After much debate, the post offices in Etta and Dumas will not be closing.
The U.S. Postal Service recently announced a new strategy that could keep the nation’s smallest post offices open for business.
According to a press release issued by the federal agency, the revised plan would allow several hundred rural post offices, including the ones in Etta and Dumas, to remain open, but with modified retail window hours to match customer use.
Access to the retail lobby and to post office boxes would remain unchanged, and the town’s ZIP Code and community identity would be retained.
“Meeting the needs of postal customers is, and will always be, a top priority,” said Patrick R. Donahoe, postmaster general and CEO. “We continue to balance that by better aligning service options with customer demand and reducing the cost to serve.
“With that said, we’ve listened to our customers in rural America and we’ve heard them loud and clear – they want to keep their post office open. We believe [this announcement] will serve our customers’ needs and allow us to achieve real savings to help the Postal Service return to long-term financial stability.”
The new strategy would be implemented over a two-year, multi-phased approach and would not be completed until September 2014. Once the plan is completed, Postal Service officials say, the agency estimates savings of a half billion dollars annually.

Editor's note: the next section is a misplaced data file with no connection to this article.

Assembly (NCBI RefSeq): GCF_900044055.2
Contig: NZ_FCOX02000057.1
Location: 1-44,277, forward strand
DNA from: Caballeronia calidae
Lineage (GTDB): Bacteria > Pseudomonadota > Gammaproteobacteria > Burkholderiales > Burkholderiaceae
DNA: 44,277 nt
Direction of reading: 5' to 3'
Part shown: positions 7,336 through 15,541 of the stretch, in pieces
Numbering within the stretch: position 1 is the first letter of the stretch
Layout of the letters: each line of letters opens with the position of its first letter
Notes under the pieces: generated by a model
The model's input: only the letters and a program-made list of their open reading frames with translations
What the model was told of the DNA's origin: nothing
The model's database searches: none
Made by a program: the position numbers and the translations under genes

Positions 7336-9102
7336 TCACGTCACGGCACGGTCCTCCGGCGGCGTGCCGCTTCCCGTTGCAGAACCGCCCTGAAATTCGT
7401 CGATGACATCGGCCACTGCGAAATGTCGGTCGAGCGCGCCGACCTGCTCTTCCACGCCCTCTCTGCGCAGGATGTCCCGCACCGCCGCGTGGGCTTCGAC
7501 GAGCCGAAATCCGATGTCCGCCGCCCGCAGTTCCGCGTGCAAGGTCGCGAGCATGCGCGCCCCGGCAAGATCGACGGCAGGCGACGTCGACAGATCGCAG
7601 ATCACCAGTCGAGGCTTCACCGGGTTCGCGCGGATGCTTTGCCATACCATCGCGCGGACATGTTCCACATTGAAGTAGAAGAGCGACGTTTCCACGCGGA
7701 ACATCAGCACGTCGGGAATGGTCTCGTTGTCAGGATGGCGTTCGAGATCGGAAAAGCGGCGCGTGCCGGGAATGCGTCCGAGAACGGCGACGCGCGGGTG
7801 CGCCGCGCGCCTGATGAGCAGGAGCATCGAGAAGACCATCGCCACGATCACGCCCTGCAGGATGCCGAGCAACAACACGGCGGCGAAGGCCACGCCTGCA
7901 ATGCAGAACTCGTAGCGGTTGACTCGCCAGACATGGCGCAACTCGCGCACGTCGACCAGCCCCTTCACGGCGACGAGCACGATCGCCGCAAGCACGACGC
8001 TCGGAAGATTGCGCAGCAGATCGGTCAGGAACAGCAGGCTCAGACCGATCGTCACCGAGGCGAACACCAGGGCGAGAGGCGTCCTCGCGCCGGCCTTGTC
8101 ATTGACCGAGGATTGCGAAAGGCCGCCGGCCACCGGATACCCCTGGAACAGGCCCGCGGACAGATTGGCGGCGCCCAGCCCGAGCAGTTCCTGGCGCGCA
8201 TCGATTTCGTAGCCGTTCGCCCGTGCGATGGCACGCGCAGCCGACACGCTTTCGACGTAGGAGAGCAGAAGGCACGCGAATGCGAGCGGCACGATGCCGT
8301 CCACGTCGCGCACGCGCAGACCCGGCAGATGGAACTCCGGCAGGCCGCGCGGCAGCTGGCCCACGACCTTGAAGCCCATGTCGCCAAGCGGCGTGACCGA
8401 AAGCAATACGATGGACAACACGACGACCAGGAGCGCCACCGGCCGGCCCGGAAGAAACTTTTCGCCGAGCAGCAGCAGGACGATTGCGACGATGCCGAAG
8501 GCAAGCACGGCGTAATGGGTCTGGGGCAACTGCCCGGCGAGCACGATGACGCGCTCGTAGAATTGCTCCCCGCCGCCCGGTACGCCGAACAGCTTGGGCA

“The Postal Service is committed to serving America’s communities and providing a responsible and fair approach for our employees and customers,” said Megan Brennan, Postal Service chief operating officer. “The post offices in rural America will remain open unless a community has a strong preference for one of the other options. We will not close any of these rural post offices without having provided a viable solution.”
The Postal Service will provide an opportunity for the Postal Regulatory Commission to review this plan prior to making any changes. The Postal Service intends to file a request for an advisory opinion on the plan with the PRC later this month. Community meetings would then be conducted to review options in greater detail.
Postal officials say that communities will be notified by mail of the date, time and location of these meetings.